You can't overvalue free and fair competition. Successful companies need innovation, a talented workforce and a generous dose of luck, but without a reasonably level playing field it's far too easy for one dominant player to subdue its rivals and squash start-ups.
BT has long been accused of tilting the game, using dirty tricks to keep other companies out of its network and maintain market share.
It's taken a while, but Ofcom has got the matter in hand. They've finally forced BT to open up its network to rivals at reasonable prices. So it's all the more disappointing to hear tales of woe from customers at Bulldog.
Bulldog is one of a select handful of companies who have taken on the challenging task of unbundling BT's local network to provide their own broadband services. It was bought by Cable & Wireless last year, giving it the muscle it needed to really take the fight to BT with exciting products such as its 8Mbps service.
Instead — according to our readers — Bulldog's offering is verging on the shambolic. Customers tell us that their service simply doesn't work, and when they try to call customer support they can't get through.
Bulldog insists that the 'vast majority' of users are happy, but the level of complaint we've had belies that. Compared to what we hear about its competitors, the company seems to have a real problem.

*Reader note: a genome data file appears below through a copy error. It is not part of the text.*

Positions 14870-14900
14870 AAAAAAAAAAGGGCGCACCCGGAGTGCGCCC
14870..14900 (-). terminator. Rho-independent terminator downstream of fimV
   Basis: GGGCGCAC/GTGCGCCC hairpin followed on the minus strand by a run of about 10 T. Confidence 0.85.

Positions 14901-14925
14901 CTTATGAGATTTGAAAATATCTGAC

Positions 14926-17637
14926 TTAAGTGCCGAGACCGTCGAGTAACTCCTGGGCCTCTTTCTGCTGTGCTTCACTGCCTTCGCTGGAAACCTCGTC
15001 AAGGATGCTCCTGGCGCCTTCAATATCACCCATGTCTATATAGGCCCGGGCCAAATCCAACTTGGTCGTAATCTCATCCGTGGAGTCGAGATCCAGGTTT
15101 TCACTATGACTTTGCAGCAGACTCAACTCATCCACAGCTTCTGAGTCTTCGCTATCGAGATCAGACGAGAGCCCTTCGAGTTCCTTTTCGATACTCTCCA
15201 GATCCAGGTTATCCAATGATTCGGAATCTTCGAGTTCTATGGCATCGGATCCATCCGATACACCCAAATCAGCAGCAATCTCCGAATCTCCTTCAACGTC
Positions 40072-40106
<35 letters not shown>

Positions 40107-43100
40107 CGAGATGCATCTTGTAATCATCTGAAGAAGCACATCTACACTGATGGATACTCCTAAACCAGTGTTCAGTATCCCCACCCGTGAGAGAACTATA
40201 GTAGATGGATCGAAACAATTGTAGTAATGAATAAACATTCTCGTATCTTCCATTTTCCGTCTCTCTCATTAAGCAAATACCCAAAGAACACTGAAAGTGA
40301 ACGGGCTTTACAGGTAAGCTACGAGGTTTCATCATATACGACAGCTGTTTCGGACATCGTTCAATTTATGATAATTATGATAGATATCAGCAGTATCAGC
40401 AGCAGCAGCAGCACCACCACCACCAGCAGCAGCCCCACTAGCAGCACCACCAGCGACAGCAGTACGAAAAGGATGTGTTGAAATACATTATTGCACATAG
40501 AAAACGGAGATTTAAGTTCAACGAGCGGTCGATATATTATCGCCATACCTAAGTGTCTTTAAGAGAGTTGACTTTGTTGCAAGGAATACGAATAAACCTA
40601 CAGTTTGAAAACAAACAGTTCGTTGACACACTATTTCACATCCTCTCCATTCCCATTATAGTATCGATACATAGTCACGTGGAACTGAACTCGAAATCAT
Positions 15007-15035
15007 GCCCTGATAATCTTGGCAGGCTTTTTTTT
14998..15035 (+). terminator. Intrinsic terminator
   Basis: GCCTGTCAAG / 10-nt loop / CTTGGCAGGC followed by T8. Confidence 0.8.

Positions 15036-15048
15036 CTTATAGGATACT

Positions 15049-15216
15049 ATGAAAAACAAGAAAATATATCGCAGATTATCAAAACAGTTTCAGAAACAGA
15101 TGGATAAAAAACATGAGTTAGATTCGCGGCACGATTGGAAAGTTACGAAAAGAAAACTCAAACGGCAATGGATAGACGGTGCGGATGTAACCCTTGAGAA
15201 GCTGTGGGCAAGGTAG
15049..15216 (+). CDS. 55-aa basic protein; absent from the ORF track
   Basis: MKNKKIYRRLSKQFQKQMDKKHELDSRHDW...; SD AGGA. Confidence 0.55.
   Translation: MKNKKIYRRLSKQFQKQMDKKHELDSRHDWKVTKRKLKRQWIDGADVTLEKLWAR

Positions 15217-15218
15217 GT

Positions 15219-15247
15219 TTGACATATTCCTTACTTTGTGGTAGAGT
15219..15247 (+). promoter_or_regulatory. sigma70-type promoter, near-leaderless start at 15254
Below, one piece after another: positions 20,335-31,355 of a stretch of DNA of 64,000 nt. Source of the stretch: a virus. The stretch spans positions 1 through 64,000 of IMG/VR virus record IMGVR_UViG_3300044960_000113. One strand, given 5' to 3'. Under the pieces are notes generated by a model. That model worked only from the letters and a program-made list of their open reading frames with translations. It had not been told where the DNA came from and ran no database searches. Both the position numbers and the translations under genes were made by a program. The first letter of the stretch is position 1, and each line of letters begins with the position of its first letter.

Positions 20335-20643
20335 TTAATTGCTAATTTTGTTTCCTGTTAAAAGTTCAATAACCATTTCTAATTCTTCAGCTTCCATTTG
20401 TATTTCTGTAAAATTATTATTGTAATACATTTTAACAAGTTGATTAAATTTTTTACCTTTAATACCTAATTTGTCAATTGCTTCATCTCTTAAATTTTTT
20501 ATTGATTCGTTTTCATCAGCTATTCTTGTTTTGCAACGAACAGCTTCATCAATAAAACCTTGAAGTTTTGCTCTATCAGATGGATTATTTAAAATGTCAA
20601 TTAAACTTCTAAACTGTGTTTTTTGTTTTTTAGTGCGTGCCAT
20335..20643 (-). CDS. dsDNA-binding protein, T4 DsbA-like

Regulators, politicians and campaigners have toiled for years to open up the UK telecommunications market. Even BT has done its bit. But BT would like nothing better than to turn around to Ofcom and say "We've done what you said, and look what's happening". Competition should be a chance to cast light on a market; Bulldog is in danger of using its customer base as a lamp-post and eroding its own support, rather than eating away at BT's iron grip.
We saw a similar tale in the networking world in the 1990s. Novell blew its grip on the networking market by failing to improve Netware while Microsoft very slowly improved its own networking offerings — ultimately extending its control into servers while the competition necessary to keep the market healthy threw its chance away.
The lesson is that whether you're the incumbent or the newcomer, once you have your niche you cannot afford to neglect the need to provide good service and to develop your product. Bulldog is in danger of acquiring a terrible reputation that will choke off its cash flow exactly when it needs revenue to compete — which would be a criminal waste, given the struggle we've all had to give it the chance to bite.